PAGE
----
Back in February I took a short course in History of Fashion at London College of Fashion. I spent four Saturdays in LCF's campus just off Oxford Street getting an introduction to the history of fashion from the 1850s to the present day, with a particular focus on British fashion. If you're based in London and have a little interest in fashion I totally recommend it. You'll have to hand over about £300 to do it but if you're willing to do that you get an awful lot in return. While I don't tend to cover fashion here that often, I do think it's a really interesting area of design. Of all design categories, fashion's the one that we tend to have the closest relationship to, and the one we make the most conscious decisions about. While we don't always get to choose all of the spaces we occupy or objects we use each day, and while we don't always choose the stuff that surrounds us based on how it's designed (sometimes cost, convenience or apparent lack of choice can be much bigger factors), we tend to be far more discerning about what we wear. We know what we like, we choose garments based on how they look, what they're made from and sometimes even who designed them. While cost, convenience and other factors can come into it, for an awful lot of us personal preference comes into play with regard to fashion far more than with the other designed objects we come into contact with. Fashion is a key way for us to identify ourselves and - when you consider fashion as a historical artefact - how nations, cultures and generations have identified themselves.
Monday, 14 April 2014
Thursday, 10 April 2014
Recently launched by Pivot Dublin and Dublin City Council and made by Scott Burnett and Johnny Kelly, Shape is a short animated film about design aimed at young people. It poses the question 'If, for one day, you had the power to make your world work better, what would you change?' and shows how changing the look, feel, size or form of something - or replacing it with something entirely different - can change your experience of the object itself and maybe even improve your day, your surroundings or your life a little bit. It makes the point that design is everywhere and that it can make a big impact.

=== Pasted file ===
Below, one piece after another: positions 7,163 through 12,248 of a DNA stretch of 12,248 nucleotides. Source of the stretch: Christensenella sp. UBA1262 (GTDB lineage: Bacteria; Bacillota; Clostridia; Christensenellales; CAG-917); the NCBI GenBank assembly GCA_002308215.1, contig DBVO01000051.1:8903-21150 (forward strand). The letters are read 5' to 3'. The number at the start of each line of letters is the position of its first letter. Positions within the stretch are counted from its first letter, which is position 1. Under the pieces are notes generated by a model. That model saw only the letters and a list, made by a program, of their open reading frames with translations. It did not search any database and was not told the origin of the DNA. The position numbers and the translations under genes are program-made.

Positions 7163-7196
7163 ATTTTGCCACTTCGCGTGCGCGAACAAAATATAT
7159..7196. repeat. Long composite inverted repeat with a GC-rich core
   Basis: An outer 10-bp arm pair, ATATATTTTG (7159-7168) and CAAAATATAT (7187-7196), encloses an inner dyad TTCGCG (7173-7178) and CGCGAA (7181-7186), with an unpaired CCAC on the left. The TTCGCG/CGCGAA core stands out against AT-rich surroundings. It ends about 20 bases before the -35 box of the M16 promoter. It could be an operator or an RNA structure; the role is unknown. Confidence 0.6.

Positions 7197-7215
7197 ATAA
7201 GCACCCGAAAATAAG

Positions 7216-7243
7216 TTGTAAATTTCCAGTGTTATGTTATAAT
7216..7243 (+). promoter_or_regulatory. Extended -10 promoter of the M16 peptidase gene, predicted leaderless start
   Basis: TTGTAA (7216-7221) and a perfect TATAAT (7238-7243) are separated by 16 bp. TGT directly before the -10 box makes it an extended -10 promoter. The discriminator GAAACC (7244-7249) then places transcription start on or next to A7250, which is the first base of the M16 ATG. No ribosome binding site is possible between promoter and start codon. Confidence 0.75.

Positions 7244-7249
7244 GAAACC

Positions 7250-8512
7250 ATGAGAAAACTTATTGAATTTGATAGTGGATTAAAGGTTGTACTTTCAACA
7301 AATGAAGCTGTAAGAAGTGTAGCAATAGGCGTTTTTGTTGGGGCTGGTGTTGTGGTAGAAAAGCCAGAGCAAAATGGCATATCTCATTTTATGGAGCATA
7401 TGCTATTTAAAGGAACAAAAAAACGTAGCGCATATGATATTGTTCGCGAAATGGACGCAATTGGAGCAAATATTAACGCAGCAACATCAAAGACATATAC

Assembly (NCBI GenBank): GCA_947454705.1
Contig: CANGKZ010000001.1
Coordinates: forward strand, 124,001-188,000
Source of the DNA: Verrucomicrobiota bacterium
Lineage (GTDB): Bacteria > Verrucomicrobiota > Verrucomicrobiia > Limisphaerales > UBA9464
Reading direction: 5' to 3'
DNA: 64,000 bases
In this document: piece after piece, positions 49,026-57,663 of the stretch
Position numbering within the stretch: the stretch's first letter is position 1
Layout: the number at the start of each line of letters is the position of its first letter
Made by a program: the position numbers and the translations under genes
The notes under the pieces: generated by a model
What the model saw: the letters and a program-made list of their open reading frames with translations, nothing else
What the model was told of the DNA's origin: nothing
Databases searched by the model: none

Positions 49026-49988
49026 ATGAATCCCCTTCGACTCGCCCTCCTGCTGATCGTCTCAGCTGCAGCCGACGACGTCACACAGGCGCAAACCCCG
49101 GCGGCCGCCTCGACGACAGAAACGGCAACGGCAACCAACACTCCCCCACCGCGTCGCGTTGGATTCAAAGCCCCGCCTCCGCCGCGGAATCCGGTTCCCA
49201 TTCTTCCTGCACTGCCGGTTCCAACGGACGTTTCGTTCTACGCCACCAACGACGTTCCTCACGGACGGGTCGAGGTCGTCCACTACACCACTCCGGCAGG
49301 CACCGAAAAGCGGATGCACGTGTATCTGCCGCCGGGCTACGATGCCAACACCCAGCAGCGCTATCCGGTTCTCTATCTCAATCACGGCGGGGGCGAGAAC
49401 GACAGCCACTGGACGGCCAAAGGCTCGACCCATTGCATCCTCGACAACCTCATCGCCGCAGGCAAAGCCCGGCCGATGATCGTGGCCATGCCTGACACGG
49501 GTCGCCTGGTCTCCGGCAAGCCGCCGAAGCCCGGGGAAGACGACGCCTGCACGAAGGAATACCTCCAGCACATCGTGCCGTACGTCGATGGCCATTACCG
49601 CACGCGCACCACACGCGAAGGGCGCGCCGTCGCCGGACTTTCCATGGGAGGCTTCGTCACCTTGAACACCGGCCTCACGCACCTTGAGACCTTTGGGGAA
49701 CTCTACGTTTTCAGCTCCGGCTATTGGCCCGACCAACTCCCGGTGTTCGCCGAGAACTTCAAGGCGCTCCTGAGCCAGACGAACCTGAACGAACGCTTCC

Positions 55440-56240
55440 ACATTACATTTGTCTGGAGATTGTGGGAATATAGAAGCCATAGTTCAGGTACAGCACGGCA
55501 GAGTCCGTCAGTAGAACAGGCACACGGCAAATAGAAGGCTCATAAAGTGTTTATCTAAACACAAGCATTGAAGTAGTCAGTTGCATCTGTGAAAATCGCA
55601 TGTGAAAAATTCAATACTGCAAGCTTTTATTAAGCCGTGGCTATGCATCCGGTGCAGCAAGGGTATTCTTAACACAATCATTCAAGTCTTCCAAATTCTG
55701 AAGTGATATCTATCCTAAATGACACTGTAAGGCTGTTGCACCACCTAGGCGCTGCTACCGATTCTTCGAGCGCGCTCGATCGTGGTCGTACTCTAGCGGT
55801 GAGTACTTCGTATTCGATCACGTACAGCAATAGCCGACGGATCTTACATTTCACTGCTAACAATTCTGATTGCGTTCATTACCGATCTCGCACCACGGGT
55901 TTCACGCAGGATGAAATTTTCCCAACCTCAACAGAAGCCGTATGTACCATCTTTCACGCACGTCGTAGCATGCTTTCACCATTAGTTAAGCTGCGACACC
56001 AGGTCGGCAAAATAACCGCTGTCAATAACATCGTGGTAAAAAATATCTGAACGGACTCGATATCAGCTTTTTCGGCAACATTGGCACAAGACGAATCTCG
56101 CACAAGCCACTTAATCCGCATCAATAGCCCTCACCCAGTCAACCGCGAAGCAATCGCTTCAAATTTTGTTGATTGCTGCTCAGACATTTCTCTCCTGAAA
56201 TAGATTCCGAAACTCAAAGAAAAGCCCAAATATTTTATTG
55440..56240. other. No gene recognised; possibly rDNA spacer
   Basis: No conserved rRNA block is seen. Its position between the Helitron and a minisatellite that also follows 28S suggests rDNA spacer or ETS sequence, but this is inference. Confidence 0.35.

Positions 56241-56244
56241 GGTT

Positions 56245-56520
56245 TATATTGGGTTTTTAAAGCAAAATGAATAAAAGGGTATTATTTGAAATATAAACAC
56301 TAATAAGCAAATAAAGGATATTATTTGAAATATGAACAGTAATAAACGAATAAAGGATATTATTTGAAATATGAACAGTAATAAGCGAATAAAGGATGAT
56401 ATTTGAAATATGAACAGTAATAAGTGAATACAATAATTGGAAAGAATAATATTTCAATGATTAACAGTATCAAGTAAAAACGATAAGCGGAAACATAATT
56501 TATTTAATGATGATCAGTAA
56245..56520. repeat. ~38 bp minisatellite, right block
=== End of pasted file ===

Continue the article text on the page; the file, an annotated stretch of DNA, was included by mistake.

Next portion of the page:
Wednesday, 2 April 2014
Barcelona-based illustrator Federico Babina has something of a preoccupation with architecture, creating series of illustrations on architectural alphabets, the architecture of cinema and more. I recently stumbled upon this one, named Archists, which imagines a city of buildings designed by famous artists in their trademark styles. A simple concept which is delivered in Babina's trademark charming style, click through to see some of my favourites.
Friday, 28 March 2014
Back in January Danish collective danishdesign MAKERS brought a range of furniture to IMM Cologne, featured on MocoLoco. Entitled Please Do Touch, their display of work was inspired by the hands-on nature of both designing and enjoying design. Echoing the purity and honesty of Danish design culture, they showed some really simple and charming pieces. My favourites are as follows: Blind by Johansen Faurschou, pictured above, is a light which you push up within its shade to reduce light emission or pull it out to increase it; great industrial-looking clocks by Birgitte Due Madsen and Jonas Trampedach (below); Coffee N Rest tables by Thomas Albertsen (pictured third) and table-cum-trays by Signe Hytte (pictured bottom). Click through to find your own favourite!
Wednesday, 26 March 2014
Sensing Spaces: Architecture Reimagined, curated by Kate Goodwin at the Royal Academy in London, runs until 6 April and is an ambitious exploration not just of contemporary international architecture but of how architecture can be exhibited. Taking the form of a series of site-specific responses to the Royal Academy's lush Beaux Arts interiors by seven architectural practices from around the world (including Grafton Architects from Ireland, pictured above and Álvaro Siza Vieira and Eduardo Souto de Moura from Portugal), the exhibition brings a slice of an international biennale or triennale to one of London's major art galleries.